In fact the temple was kept in a very good condition as only the colors of the stones had faded until 1687 when the Venetians led by Francesco Morosini attacked Athens which was under the ottoman rule. The Ottoman Turks used the Parthenon as a gun powder store and when a Venetian mortar fired from the Hill of Philopappus, tha canon ball hit the gun power and blew it up. The damage continued in 1801 when the British Ambassador at the Ottoman Empire in Constantinople forcibly removed the remaining sculptures. Apart from the esthetic damage, the detachment of the sculptures by the Earl of Elgin caused irreparable damage to the static of the building and some of the frieze blocks where sawn in order to be transported to England. These sculptures are currently displayed at the British Museum.
The Acropolis of Athens is listed as a world heritage site by UNESCO and was formally proclaimed as the top European Cultural Heritage Monument. Apart from the Parthenon, there are also other buildings lying in the Acropolis starting from the Propylaea, continuing with the temple of Athena Nike, the temple of Brauronian Artemis and the Erectheum.
The Propylaea is a monumental building that serves as the entrance to the Acropolis of Athens. Phidias was again in charge of supervising the construction of Propylaea as he had the responsibility for planning the rebuilding of the whole Acropolis. It was designed by the architect Mnesicles and construction took place between 437 and 432 BC. White Pentelic marble and grey Eleusinian marble were used to construct the Propylaea that consists of a central building and two side wings. There are five passageways but the central passageway was not paved but for the Sacred Way from Eleusis to Athens. The north wing was famous in the antiquity as the location where paintings of important Greek battles were displayed. The southern wing was used for the access to the temple of Athena Nike. The Propylaea was never completed due to the Peloponnesian War between Athens and Sparta.
The Temple of Athena Nike on the Acropolis of Athens was built in 410 BC. It was also called the temple of Apteros Nike, meaning victory without wings, in order to ensure the victory will never fly away from the city of Athens. It is a small, elegant amphiprostyle, tetrastyle temple of ionic order that housed a statue of Athena Nike who held a helmet in one hand, symbol of war, and a branch of pomegranate tree in the other, symbol of peace. The sides of the bastion around the temple of Athena Nike were protected by a parapet of Pentelic marble depicting Nikai carrying bulls to sacrifice or holding weapons or victory trophies from the Persian Wars. The friezes of the building were all decorated and some fragments of them are exhibited at the new Acropolis Museum. The north and the west friezes showed a battle, but it is unclear whether it was between Greeks or against Persians as the Peloponnesian War still stood. The south frieze depicted the victory of Greeks against the Persians at the battle of Plataea. The east frieze represents the Olympian gods. The temple has been recently restored and the entrance to the Acropolis is now free of all scaffolding for the first time since the end of the 1970s.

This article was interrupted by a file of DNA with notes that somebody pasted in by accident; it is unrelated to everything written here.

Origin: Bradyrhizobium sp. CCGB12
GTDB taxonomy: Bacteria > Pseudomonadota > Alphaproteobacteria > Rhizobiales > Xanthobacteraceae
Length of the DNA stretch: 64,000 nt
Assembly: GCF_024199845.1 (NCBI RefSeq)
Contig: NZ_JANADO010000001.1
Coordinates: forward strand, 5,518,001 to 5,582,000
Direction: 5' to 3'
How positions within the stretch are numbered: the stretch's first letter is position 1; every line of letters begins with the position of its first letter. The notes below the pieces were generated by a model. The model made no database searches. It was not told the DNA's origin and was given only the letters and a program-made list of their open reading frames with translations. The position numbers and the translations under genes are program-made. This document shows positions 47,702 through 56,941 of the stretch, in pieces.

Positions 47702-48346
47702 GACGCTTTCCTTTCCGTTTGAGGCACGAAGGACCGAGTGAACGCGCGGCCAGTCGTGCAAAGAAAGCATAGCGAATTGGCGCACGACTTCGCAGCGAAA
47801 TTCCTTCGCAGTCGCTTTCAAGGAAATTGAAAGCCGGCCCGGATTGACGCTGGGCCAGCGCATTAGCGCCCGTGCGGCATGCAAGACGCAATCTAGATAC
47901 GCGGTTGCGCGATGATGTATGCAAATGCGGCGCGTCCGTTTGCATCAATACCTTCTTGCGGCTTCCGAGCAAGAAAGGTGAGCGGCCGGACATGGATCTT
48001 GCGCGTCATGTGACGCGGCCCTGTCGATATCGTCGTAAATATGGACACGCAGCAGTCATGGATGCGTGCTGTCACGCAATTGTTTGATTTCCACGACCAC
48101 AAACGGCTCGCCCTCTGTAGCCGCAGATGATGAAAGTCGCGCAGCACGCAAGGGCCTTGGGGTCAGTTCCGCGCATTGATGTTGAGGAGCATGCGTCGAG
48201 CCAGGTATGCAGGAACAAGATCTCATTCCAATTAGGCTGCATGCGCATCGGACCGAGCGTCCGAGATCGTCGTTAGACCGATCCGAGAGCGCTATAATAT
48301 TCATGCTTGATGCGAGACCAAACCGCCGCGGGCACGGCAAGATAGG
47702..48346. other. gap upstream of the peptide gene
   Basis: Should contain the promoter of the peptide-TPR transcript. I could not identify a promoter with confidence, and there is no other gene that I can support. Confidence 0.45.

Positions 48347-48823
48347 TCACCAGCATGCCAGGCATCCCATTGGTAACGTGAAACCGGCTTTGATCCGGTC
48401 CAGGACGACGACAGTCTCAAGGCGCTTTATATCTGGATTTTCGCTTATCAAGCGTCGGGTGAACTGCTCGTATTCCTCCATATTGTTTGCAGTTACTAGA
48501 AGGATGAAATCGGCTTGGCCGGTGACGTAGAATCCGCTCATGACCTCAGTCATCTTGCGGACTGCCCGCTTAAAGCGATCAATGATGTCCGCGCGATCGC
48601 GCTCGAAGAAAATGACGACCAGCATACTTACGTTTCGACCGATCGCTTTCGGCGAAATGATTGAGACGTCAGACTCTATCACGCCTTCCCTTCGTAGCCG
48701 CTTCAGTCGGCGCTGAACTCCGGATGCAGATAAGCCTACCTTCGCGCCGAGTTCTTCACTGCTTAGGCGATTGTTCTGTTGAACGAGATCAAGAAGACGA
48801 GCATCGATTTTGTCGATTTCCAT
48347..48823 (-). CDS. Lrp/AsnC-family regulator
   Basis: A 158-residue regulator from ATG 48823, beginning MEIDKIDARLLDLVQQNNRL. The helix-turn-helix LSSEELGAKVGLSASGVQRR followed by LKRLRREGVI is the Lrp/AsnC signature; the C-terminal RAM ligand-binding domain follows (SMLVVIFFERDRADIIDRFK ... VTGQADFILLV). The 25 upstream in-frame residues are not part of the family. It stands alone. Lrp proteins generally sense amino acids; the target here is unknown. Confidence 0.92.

The Erechtheion, named after the mythical king Erechtheus (or Erichthonius), is a complex marble building on the north side of the Acropolis in the Ionic Order. It was considered the most sacred place of the Acropolis and the eastern part was dedicated to Athena while the western part was dedicated to Hephaestus, Erichthonius’ father, and Voutis, Erechtheus’ brother. The temple was built between 421 and 406 BC and was the site of the “Sacred Tokens”; an opening containing salt water and the marks of Poseidon’s trident and the olive tree, the gift of Athena to the city of Athens. On the south of the building there is a porch with ionic columns (where the famous singer Jennifer Lopez was photographed for a shooting for a cover for a magazine recently) and on the northern part there is a large porch where the roof was supported by six statues of maidens, known as Caryatids. Five of the original statues of the Caryatids are exhibited at the new Acropolis museum while the sixth is located at the London’s British Museum.